My friend understands Whitman thoroughly, and has known him for years.

"Walt," he said, "I want to get something from you for my next issue. Can you let me have some copy?"

"What shall it be?" asked the poet. "Prose or verse?"

"Well, I don't care much," said the literary man. "Either will do. The public won't know the difference, anyway."

And my friend, in telling me the story, said he saw his mistake at once, but Whitman never noticed it....

W. says, "I of course don't remember it at all—doubt if it happened—at least as it is put there. He undoubtedly means Wendell Phillips." And again, "This man Bok is an irresponsible paragrapher, anyway, never excited my respect—is in for a story, whether or no—and that finishes him—his importance, anyway."

     A Western writer has been saying, "If Walt Whitman objects to being called the good gray poet, he should dye his whiskers." W. says, "That is another Bok-ian—another smart man. They are plenty—they spring up anywhere—they come without much preparation." And to this—

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"We see the birthday of Walt Whitman, 'the good, gray poet,' was celebrated yesterday. Now, Walter is good and gray, but he is not a poet. Language should not be wasted in this way."

—he says the same thing, "Another, still another—they come in a parade." This shows the origin of the Critic's absurd paragraph about the dinner: WALT WHITMAN'S BIRTHDAY

Camden, N. J., May 31.—The seventy-second birthday of Walt Whitman, "the good gray poet," was celebrated at his home in this city this evening. About forty friends and admirers sat down to a dinner, the poet occupying the seat of honor at the head. He was in good health and spirits and entertained his guests with selections from his own works and comments on literary affairs. Letters were read from Lord Alfred Tennyson, Richard Watson Gilder, Edmund Stedman, and others.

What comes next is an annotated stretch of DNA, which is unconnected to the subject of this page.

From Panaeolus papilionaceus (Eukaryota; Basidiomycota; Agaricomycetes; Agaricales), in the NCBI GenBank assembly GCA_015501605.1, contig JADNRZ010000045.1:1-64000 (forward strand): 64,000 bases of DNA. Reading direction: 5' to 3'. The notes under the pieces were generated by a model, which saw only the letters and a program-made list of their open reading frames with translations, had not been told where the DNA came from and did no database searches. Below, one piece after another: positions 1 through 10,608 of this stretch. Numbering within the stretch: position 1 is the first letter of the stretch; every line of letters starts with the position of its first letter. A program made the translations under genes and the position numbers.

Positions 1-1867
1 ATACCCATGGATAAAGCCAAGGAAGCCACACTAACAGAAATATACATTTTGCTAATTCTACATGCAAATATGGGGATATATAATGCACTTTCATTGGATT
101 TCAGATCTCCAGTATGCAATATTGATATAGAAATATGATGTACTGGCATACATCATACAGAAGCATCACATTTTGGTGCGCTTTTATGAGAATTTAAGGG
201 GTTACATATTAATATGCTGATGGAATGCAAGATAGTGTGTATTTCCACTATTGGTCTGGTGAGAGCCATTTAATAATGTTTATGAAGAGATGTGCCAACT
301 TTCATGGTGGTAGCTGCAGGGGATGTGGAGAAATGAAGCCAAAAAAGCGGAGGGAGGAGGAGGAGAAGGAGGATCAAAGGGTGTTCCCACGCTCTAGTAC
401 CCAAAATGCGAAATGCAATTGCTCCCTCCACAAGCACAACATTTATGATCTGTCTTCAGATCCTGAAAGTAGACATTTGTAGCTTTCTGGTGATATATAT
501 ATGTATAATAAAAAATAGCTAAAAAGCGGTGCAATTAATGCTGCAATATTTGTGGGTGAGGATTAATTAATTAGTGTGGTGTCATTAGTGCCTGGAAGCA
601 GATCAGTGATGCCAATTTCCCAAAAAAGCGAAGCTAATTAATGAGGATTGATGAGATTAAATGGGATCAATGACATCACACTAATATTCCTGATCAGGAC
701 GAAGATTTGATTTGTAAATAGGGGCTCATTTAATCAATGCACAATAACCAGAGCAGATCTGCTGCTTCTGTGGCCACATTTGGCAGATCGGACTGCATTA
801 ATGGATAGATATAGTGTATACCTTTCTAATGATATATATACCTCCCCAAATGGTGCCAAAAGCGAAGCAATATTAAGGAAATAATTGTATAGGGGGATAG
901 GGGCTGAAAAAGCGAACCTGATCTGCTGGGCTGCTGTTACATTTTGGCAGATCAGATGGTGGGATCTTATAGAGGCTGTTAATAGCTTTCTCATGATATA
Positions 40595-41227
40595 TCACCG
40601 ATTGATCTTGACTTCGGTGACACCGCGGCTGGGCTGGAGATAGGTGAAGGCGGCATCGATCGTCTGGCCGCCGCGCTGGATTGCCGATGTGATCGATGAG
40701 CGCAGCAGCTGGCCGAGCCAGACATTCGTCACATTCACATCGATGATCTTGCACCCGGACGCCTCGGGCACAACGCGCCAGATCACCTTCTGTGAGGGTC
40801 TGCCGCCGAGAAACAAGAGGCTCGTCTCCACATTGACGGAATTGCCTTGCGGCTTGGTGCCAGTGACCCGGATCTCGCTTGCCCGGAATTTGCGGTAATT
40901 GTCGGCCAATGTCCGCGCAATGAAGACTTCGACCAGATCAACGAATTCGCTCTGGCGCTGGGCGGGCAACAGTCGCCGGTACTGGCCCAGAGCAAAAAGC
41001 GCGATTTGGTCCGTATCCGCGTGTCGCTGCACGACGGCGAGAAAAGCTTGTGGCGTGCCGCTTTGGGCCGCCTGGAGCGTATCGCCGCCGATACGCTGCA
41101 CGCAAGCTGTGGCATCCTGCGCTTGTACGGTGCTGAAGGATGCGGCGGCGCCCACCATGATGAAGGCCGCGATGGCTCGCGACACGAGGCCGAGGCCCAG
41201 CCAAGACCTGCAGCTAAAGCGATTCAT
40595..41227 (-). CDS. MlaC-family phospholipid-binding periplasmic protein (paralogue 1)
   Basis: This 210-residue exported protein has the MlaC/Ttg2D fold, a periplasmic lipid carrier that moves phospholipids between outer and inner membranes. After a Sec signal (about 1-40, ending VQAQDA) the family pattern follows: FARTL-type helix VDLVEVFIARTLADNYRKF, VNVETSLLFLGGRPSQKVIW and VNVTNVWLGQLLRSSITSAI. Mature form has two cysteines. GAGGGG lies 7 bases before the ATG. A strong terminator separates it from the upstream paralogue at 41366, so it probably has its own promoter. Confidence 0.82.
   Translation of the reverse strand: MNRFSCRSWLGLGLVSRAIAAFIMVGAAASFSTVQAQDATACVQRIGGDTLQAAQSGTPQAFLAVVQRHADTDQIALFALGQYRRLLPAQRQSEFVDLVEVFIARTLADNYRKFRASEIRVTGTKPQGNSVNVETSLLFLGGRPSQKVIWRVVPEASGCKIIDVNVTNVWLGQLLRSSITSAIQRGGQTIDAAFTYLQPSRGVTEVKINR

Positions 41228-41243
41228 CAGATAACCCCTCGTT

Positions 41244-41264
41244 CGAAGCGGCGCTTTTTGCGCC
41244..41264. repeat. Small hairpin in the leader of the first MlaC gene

W. thinking, "I would marvel at the thing if I marvelled at anything found in the newspapers. But all is one to them—everything turns into this one mush."

     But these two from the Boston Herald pleased him better— "indicate a better spirit—humor, not smartness. And there is a great gap between the two things—you need not be told." It looks as if Walt Whitman's obituary, which has been so long standing on the galleys of the newspaper offices of the country, had better be distributed. The good gray poet insists in being on hand to assist in celebrating all his recurring birthdays.

Read no newspapers, avoid politics and absorb Walt Whitman. That is Robert Buchanan's recipe for awakening the higher intelligence of the young American. It is consistent with itself, anyhow.

Here was a sheet, too (William L. DeLacey, Poughkeepsie)—printed [a form letter request for an autograph]— "the most impertinent autograph request yet. Why, the fellow absolutely

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makes a business of it—probably gets the sheets printed by the hundreds."